It's legal to stop paying employees who refuse Covid jabs, court rules

The court heard that mandatory vaccination was to protect public officers and the public. [Istockphoto]

Employers have a right to stop paying workers who refuse to go for Covid-19 vaccines, the Labour court has ruled.

Justice James Rika said employers are justified to stop paying salaries and benefits in instances where public officers have deliberately refused to get vaccinated and instead opted to work from home.

This, he says, is a fair labour practice to encourage compliance among public officers and the public at large.

“Denial of access to office, for the unvaccinated is a common method of encouraging compliance among public officers and the public. Withdrawal of salary and other benefits, in a situation where public officers are found to have deliberately avoided vaccine and opted to stay or ‘work’ at home, could be justified under Section 19 of the Employment Act,” ruled Justice Rika.

He continued: “The court does not see the directive as being in violation of fair labour practice, or fair administrative actions, rights.”

The case was filed by Clement Koigi and Kenya Catholic Doctors Association following a memo by Head of Public Service Joseph Kinyua directive that all public officers should take a jab by August 23, 2021.

Dr Kinyua further directed that failure to take the jab would be treated as a disciplinary case with sanctions.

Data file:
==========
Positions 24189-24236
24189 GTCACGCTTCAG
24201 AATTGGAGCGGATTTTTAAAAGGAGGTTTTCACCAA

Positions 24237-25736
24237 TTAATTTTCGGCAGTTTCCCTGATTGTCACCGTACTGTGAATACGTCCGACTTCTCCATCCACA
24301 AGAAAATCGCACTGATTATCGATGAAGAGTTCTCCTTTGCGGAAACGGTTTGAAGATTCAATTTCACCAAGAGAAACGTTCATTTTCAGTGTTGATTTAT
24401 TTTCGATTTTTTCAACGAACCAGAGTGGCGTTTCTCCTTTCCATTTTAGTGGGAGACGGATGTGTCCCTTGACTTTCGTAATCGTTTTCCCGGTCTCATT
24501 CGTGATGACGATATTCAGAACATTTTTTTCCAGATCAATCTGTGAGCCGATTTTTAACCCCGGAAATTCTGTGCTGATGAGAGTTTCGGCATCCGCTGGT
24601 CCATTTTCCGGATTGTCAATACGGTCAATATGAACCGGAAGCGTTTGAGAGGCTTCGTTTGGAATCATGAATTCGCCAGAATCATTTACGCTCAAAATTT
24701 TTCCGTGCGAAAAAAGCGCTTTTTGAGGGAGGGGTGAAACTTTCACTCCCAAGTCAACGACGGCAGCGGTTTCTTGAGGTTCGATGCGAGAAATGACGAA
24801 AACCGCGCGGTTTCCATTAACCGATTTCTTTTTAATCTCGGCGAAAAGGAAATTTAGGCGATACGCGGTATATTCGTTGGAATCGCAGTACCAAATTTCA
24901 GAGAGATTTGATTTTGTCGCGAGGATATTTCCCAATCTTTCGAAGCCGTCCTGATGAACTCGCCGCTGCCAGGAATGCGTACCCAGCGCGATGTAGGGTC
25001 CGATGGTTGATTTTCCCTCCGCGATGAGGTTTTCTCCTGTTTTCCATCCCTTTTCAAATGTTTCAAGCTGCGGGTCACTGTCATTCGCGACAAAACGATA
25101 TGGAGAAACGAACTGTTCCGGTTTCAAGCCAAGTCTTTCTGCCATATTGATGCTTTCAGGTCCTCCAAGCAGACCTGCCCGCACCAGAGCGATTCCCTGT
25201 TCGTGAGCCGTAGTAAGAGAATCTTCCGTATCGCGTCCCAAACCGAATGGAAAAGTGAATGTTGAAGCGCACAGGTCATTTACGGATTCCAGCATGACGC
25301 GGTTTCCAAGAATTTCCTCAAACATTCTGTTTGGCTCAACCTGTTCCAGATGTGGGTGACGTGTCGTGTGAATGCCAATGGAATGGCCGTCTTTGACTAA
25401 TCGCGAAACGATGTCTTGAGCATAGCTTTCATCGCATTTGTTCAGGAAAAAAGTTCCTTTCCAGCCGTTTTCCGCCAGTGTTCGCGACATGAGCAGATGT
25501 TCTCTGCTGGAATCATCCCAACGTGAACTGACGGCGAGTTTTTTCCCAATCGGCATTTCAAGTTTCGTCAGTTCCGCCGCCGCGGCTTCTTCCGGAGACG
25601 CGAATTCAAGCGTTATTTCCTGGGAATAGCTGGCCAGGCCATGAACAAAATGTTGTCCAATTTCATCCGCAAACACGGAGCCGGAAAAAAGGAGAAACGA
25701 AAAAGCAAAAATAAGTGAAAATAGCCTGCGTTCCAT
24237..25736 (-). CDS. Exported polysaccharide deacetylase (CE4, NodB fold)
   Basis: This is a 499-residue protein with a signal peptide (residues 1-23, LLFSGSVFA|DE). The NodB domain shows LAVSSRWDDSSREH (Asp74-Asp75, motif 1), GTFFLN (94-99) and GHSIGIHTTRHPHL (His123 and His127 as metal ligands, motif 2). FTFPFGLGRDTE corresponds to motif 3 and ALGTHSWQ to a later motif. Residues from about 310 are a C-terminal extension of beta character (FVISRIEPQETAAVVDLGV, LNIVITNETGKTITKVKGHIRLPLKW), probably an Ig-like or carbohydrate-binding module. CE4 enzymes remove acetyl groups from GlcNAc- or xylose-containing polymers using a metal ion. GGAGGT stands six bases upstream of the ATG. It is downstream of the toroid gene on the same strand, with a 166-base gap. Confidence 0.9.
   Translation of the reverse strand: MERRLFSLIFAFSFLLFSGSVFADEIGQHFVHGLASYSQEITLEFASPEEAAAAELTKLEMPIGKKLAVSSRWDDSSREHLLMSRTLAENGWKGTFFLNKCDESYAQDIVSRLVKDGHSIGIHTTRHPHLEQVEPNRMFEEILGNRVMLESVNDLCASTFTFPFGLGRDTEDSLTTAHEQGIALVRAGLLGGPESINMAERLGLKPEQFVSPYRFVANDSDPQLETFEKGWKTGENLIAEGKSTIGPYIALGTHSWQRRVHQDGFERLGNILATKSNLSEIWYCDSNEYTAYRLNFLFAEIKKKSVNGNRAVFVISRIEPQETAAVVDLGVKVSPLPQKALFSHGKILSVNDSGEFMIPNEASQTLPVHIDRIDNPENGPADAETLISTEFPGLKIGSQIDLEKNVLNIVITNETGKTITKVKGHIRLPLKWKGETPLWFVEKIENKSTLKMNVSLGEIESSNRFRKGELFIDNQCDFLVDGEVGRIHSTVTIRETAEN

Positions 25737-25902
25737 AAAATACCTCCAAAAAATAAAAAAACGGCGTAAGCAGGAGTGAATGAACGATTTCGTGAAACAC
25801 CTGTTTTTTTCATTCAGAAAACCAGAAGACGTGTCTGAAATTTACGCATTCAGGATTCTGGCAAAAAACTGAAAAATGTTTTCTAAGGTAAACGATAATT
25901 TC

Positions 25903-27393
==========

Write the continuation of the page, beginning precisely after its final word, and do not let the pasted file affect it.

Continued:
The applicants argued that it is unfair to peg mandatory vaccination to employee rights such as salaries.

The court heard that Kenyans should not be forced to take vaccines that are likely to have serious side effects.

“Forcible vaccination amounts to compelling medical professionals to intentionally occasioning harm. The directive is against the Public Service Code of Conduct, which demands impartiality,” Koigi argued.

In response, Kinyua and the Attorney General argued that if government employees are not vaccinated, they are likely to affect the people they interact with or get infected.

The court heard that mandatory vaccination was to protect public officers and the public.

The government asserted that World Health Organisation and Ministry of Health had approved the vaccines. “It is in the interest of the public, that all public officers are vaccinated. Constitutional rights are not absolute and there is a need to balance between individual rights, pleaded by the petitioners, and community or public rights,” they replied.

Federation of Kenya Employers did not participate in the case albeit being named as an interested party. The judge observed that it was unfortunate for FKE not to assist the court or take a position on compulsory vaccination.  

People Health Movement backed the application by Koigi and the Catholic doctors. It argued that mandatory vaccination is a violation of right to equal treatment and right to fair labour practices.

Kenya Legal & Ethical Issues Network on Hiv and Aids (Kelin) was roped in the case as an amicus curiae (friend of the court). It argued that the right to health includes a right to be free from non-consensual medical treatment.

“Vaccine mandate cannot be implemented without informed consent of the vaccine recipient,” Kelin argued.